I got to work and turned things on. Yesterday night I'd actually wired up the motors on full power but hadn't really had to test them yet as they were too uncontrollable! Today though I started work on getting the blue tooth back online. First task was to wire the modem to the prototype board:
|Blue Tooth modem on MmBot|
Now I did have this working, but unfortunately the blue tooth modem had stopped responding. It was powered and connected to the pc, but nothing was receiving or transmitting over the serial port. Thankfully though my multimetre is working again. After much fiddling I discovered and fixed...
- Serial transmit wire had disconnected inside the robot
- I had the wrong pins connected on the Arduino
- Transmit and receive were the wrong way round
- The ready-to-send and ready-to-receive weren't connected together
Anyway, after an hours fiddling the blue tooth is working again and I write the code to allow me to turn the motors on and off using the keyboard. Sending '1' or '2' turns left motor on/off. Sending '3' or '4' turns right motor on/off. It works like a crazy crazy dream:
Pretty crazy. Unfortunately I also manage to blow 3 transistors in the process. I decide that until I have my proper motor controller, and generally have better control over the robot itself, I'll switch down to half power. 12V down to 6V later and my transistors are no longer blowing, and MmBot moves at a more controllable speed. One of the wheels keeps coming off though, as the screw keeps coming out for some reason. I fix it back on a couple of times, then get bored and glue it on with epoxy resin instead!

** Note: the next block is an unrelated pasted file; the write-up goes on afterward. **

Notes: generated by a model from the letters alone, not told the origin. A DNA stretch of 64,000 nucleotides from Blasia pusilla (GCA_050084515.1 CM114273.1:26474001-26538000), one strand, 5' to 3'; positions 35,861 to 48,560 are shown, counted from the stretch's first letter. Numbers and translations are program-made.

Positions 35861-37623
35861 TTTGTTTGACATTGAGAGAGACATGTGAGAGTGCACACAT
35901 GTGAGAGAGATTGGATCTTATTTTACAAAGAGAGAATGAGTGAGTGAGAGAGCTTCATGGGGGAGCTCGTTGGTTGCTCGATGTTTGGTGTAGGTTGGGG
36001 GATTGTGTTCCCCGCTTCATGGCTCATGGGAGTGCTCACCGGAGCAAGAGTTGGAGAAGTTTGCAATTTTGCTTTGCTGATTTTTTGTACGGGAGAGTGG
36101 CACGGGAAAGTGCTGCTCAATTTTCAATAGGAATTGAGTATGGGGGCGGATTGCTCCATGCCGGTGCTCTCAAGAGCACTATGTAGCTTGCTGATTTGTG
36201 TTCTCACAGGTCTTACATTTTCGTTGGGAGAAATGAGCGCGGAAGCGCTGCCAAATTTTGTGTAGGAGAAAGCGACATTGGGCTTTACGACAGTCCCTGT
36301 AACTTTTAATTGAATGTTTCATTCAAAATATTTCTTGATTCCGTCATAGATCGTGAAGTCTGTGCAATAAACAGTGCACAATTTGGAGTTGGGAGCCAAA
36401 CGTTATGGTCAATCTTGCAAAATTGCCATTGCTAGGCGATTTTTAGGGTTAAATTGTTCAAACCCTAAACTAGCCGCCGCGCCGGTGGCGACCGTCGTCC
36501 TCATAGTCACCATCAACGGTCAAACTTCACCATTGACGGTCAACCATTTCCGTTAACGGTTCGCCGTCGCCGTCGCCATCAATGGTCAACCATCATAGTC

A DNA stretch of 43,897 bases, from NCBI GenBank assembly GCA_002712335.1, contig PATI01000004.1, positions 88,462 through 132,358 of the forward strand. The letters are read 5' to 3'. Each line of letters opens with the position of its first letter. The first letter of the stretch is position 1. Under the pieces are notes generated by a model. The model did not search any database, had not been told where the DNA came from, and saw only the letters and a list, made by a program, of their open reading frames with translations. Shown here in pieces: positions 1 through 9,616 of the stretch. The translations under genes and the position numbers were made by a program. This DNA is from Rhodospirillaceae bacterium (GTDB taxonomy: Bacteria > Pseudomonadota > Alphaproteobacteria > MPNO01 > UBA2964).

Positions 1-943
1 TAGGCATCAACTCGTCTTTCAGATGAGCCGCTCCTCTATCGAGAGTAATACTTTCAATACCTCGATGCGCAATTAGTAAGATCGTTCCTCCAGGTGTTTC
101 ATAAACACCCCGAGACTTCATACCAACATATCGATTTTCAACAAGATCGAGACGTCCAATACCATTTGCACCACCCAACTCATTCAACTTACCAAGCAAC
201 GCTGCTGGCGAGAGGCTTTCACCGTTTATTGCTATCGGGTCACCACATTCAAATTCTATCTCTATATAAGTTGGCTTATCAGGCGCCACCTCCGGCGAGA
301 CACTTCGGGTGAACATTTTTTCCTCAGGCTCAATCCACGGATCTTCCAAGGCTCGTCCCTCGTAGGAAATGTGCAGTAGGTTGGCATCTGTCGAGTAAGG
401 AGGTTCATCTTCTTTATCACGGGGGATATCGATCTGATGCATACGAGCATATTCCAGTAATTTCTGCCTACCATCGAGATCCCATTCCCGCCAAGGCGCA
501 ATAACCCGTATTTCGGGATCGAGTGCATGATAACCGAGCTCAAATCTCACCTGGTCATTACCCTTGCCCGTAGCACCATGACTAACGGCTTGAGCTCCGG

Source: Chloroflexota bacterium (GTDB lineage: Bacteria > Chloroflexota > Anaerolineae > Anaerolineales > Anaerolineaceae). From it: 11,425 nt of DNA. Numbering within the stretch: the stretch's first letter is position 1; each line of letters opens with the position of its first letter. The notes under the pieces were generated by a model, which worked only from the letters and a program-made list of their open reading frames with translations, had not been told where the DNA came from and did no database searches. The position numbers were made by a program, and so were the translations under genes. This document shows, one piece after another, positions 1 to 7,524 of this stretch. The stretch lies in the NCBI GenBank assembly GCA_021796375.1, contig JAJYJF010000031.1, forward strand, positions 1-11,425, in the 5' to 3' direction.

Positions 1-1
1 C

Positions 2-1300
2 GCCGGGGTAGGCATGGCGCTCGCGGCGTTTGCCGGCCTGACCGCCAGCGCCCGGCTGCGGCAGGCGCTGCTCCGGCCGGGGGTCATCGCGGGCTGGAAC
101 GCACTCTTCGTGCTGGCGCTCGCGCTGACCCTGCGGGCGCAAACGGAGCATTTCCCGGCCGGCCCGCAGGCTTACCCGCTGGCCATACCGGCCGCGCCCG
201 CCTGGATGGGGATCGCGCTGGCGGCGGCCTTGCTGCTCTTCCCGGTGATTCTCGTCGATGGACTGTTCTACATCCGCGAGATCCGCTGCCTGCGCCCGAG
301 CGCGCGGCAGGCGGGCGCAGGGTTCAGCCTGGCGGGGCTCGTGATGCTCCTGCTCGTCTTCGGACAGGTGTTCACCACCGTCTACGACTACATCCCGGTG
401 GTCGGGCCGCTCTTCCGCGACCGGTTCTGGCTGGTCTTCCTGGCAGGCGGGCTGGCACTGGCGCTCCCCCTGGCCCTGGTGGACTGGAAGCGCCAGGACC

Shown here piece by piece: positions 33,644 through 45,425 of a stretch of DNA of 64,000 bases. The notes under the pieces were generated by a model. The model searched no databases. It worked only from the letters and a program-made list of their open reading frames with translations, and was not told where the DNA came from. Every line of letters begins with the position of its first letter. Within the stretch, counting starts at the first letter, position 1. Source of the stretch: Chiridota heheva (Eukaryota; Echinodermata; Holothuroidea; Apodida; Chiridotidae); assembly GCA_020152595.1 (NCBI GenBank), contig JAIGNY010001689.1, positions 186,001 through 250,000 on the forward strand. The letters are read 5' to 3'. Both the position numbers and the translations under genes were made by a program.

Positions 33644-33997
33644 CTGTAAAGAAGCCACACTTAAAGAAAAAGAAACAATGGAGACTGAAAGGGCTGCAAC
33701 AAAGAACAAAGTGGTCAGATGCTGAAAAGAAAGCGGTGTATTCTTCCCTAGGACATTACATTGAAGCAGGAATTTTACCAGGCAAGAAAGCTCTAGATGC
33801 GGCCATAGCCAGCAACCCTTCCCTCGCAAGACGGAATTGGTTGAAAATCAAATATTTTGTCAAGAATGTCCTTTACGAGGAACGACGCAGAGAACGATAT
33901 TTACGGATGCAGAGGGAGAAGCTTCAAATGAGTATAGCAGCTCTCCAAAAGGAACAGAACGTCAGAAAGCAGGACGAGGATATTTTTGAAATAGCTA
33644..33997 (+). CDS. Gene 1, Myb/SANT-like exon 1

At this point I made some tweaks to the Arduino code. First up, I change the interface to be 'forwards', 'left' or 'right', rather than direct control over the motors. This makes it much easier to steer. Then I make it that getting a signal just prolongs how long a motor stays active, meaning that as soon as I stop telling it to move, MmBot stops moving and is less likely to endanger itself or others.
Time to attach some sensors. The sensor platform I built earlier still works, so I use a bit of glue to get it a little more solid, then tape it onto the top of the robot. It's easy to wire in as the prototype board gives access to all the pins. Here's MmBot showing off her sensors:
|MmBot showing off her sensors|
As things were so easy to wire up, very soon I have the ability to control the platform using my key board, and request a ping or motion sensor reading, which gets sent as text back to hyper terminal. Now I have total control over MmBot using my keyboard and can get all the sensor data it has available. Time for a test drive...
And there you have it - MmBot is alive! I'm not sure what to do next, although it depends partially on when things arrive in the post. The obvious next step is to get her more automated - start to build up a brain on the PC that controls the robot and can wonder around and be cute all by itself. The big question is whether that's really possible before I connect up eyes (aka LinkSprite VGA cameras with JPEG compression), so they may take priority fairly soon. On top of that is building the proper sensor platform which we intend to model in 3dsmax and send it off to get 3d printed! Or maybe it'll be something else by tomorrow morning...